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    Welcome to the forum. I think this is one of those "it depends on you" questions. There is no ultimate right or wrong, because it comes down to your writing style. I, personally, never embark on a writing project without a strong idea of what I want to do with it. I could never imagine myself making it to the finish line without it. That doesn't mean I have to know all the aspects of the story. But I have to at least understand what the central conflict is, and have some strong notion of what my mc is like.

    No matter how carefully you plan, you will find things changing as you go along. After all, when you make a new friend, you don't know everything about him or her right away; that knowledge comes over time, and the friendship changes - sometimes subtly, sometimes not - over time. Same with characters. And as your characters change, so will your story - new nuances of both story and character will occur to you.
     
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  3. Cave Troll

    Cave Troll Contributor Contributor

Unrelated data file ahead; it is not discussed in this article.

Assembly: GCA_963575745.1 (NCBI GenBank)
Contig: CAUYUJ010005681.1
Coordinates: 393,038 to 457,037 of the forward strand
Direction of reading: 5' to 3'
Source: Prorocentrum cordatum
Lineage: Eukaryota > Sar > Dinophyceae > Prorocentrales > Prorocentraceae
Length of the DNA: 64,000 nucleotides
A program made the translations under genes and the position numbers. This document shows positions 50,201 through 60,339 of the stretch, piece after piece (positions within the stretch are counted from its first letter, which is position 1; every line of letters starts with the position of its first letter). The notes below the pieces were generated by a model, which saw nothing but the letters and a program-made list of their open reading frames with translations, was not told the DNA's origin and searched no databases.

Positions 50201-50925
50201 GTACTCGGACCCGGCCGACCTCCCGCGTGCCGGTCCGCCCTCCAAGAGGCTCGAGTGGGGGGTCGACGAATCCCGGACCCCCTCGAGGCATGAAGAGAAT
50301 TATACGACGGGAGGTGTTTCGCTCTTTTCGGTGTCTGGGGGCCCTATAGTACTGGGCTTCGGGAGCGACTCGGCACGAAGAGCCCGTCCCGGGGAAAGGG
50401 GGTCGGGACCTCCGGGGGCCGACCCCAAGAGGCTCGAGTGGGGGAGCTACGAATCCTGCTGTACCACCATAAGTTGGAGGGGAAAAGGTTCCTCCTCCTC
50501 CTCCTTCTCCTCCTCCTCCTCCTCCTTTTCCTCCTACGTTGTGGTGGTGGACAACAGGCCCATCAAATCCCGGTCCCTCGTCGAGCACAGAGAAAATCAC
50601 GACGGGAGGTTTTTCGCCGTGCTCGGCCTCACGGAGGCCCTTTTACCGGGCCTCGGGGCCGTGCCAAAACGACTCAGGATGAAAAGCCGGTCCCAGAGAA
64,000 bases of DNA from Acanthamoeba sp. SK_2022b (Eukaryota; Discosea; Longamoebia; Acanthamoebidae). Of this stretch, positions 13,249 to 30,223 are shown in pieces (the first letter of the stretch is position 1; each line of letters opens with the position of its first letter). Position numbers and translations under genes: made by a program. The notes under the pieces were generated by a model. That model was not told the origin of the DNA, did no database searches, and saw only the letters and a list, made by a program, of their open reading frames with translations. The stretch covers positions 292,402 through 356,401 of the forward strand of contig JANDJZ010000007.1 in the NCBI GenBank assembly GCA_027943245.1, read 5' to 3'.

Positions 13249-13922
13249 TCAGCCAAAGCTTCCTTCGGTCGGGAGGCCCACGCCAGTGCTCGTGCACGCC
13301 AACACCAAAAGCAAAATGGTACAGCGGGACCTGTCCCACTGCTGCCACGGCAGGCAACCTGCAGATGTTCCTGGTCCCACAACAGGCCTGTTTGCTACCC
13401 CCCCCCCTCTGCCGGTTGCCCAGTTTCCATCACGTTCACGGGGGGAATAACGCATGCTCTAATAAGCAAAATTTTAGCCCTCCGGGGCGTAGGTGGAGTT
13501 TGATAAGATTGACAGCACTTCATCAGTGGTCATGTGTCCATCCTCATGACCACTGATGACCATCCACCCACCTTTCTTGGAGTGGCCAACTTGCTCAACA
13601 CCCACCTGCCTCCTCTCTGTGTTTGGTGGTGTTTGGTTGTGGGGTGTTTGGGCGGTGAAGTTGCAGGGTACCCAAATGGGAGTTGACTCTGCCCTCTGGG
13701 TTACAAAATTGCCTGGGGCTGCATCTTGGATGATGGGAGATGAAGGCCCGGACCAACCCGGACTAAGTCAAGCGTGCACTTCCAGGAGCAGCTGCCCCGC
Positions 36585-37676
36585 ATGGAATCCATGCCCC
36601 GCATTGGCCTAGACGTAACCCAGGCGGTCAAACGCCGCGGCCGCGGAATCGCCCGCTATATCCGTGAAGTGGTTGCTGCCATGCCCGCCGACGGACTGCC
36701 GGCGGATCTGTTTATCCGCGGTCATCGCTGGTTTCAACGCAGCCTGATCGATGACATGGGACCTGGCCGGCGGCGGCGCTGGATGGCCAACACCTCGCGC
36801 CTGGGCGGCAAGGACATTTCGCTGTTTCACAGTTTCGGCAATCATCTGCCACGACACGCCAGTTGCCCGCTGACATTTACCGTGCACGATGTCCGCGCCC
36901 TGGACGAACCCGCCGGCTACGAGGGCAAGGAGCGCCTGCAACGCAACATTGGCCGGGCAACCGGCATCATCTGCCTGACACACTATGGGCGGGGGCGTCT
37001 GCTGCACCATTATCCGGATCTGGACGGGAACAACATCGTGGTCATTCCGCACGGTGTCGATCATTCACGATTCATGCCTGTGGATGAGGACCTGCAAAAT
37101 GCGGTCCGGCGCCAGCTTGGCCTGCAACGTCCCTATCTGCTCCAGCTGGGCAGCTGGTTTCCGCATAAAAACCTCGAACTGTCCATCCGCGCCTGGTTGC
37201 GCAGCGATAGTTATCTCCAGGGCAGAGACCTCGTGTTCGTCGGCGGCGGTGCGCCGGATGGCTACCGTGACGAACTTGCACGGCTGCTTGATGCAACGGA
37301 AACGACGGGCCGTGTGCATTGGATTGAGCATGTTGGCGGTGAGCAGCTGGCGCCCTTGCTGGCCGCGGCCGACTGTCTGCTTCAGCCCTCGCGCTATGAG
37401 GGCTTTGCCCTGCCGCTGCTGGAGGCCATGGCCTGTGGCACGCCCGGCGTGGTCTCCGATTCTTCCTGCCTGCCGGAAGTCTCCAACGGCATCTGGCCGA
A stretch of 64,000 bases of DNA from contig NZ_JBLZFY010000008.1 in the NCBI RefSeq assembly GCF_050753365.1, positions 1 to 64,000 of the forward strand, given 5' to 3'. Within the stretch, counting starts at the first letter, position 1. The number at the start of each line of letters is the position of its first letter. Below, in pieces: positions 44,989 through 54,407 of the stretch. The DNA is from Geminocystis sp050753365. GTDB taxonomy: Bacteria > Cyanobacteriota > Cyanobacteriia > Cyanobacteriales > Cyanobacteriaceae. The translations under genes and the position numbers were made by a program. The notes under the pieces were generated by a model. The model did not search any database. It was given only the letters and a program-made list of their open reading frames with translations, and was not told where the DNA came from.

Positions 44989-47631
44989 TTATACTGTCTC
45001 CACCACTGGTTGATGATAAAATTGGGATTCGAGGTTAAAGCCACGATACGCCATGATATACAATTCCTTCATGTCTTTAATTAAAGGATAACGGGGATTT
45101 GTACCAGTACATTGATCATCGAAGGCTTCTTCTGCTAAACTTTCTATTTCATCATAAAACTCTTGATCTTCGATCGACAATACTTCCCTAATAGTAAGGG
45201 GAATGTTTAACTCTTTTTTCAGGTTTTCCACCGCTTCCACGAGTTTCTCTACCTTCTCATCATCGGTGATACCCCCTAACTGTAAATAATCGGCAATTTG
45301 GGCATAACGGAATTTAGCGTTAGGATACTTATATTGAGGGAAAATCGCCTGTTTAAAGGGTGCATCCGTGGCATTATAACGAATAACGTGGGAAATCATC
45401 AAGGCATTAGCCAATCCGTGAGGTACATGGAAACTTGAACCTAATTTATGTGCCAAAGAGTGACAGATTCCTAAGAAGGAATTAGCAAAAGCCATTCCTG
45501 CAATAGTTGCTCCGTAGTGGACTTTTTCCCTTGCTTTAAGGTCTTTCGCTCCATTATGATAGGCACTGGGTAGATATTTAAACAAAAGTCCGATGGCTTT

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    Where cushions are comfy, and straps hold firm.
    You could go back and rewrite the parts you don't like, or
    have a problem with.

    Or you can hold on to it for reference, and start over with
    a better understanding of the story you want to write.

    Good luck. :supersmile:
     
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  4. Trish

    Trish Damned if I do and damned if I don't Contributor

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    The best part about writing is the delete button (or eraser, if that's more your style).

    Some people do better with plans (like Ed) and others do better just winging it (like me). Everyone has their own way of doing things and none of them are wrong as long as they work for you.